Chennai tea seller finds solace in solar


Express News Service

CHENNAI: Even as the country battles a huge power crisis and people find it difficult to cope with inflated electricity bills, 61-year-old S Dhamodharan is untethered. Reason: He has been making full use of the scorching sun into generating enough electricity to run his tea stall.

“I haven’t spent a single rupee on electricity bill in the last six months after I set up these solar panels,” he says, pointing to the two panels in front of his stall inside the Mahindra Tech Park in Chengalpattu.
The panels together power six mini tubelights, a fan and a radio inside his tea stall.

Dhamodharan’s eyes glitter when he talks about the panels’ eco-friendliness and cost-effectiveness.
“I was randomly scrolling through YouTube videos one day and I stumbled upon a few explainer videos on solar panels. That is when I decided to give it a shot, and purchased two of them from Amazon,” he says, whilst making a piping hot cup of ginger tea.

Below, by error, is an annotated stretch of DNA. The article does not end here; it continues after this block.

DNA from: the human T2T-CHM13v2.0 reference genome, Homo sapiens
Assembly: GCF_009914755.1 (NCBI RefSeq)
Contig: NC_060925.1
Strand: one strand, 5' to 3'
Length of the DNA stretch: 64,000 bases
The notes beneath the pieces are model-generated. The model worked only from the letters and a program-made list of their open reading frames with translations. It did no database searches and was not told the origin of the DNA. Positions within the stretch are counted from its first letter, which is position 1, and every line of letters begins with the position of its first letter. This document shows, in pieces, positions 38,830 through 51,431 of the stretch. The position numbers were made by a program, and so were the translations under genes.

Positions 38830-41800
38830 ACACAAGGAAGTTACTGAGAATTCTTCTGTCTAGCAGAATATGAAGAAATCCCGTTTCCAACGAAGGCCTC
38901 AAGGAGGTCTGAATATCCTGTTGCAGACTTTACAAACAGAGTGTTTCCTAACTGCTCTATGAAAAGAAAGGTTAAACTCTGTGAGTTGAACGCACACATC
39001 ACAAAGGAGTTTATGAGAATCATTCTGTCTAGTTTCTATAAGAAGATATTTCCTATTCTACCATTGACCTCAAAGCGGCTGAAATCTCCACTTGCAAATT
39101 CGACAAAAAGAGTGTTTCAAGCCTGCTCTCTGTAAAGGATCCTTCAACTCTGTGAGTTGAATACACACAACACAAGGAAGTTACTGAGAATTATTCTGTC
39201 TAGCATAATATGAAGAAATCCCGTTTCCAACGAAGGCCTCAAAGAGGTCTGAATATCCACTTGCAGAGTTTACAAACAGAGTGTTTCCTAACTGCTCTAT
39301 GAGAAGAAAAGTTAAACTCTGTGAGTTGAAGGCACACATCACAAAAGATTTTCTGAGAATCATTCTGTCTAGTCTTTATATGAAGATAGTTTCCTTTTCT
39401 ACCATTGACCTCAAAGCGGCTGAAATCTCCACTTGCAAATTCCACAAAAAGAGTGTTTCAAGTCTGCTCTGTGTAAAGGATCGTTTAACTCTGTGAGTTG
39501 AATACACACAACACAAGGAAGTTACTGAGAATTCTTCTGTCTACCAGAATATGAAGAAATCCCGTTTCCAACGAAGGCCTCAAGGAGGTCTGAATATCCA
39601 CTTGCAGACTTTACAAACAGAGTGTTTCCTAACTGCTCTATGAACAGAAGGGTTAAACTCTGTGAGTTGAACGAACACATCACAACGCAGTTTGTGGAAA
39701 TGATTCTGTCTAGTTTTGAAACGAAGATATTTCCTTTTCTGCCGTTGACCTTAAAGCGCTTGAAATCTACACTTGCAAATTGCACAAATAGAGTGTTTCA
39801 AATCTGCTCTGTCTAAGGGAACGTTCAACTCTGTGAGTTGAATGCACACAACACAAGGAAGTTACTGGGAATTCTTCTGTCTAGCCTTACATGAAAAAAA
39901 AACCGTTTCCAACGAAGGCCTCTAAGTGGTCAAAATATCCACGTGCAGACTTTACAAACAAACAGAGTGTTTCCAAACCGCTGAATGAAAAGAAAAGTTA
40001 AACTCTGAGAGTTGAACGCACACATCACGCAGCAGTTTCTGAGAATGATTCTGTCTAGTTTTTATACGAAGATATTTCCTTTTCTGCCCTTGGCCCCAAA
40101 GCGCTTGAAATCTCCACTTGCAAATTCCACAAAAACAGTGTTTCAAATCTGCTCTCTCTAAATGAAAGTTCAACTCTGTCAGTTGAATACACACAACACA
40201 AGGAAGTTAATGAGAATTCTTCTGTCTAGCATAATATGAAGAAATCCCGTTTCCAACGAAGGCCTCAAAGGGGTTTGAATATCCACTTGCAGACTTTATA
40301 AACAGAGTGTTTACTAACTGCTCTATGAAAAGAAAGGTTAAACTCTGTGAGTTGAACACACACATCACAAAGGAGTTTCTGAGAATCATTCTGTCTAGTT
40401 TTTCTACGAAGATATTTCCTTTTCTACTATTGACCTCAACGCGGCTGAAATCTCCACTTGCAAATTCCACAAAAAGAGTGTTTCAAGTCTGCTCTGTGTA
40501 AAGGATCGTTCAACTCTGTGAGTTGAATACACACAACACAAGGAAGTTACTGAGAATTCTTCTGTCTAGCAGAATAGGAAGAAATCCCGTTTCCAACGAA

All that he had to spend to set up the panels was only Rs 20,000, including labour cost. “The panels take about six to eight hours to get fully charged. Once ready for use, the battery runs up to two days without having to recharge,” he says, adding that sunlight is not required at all times. “Even during rains, the batteries get charged if there’s a nominal light,” he says. A tiny digital meter connected to the batteries shows how much charge is left in them.

Evenings and nights are the best business hours for Dhamodharan. Top IT parks and corporate companies are located in Mahindra Tech City, and it is usually during these hours the employees there want to catch a break. “Most of them find it comfortable here as there are bright lights,” says Dhamodharan, pointing to a few new benches that he had recently put up.

The pandemic did not spare his business as well.

Dhamodharan used to make Rs 3,000 to Rs 4,000 a day before the onset of Covid-19, which saw a sharp slump to a meagre Rs 500 a day. His small family of three found it difficult to meet their ends. However, with the reopening of IT parks and most employees returning to office, Dhamodharan has managed to put a smile back on his face.

“This is a valuable investment. Firstly, for platform tea stalls like mine, there are no electric lines. If we put more panels and bigger batteries, even fans may work. For small shops, this is a good investment,” he signs off.

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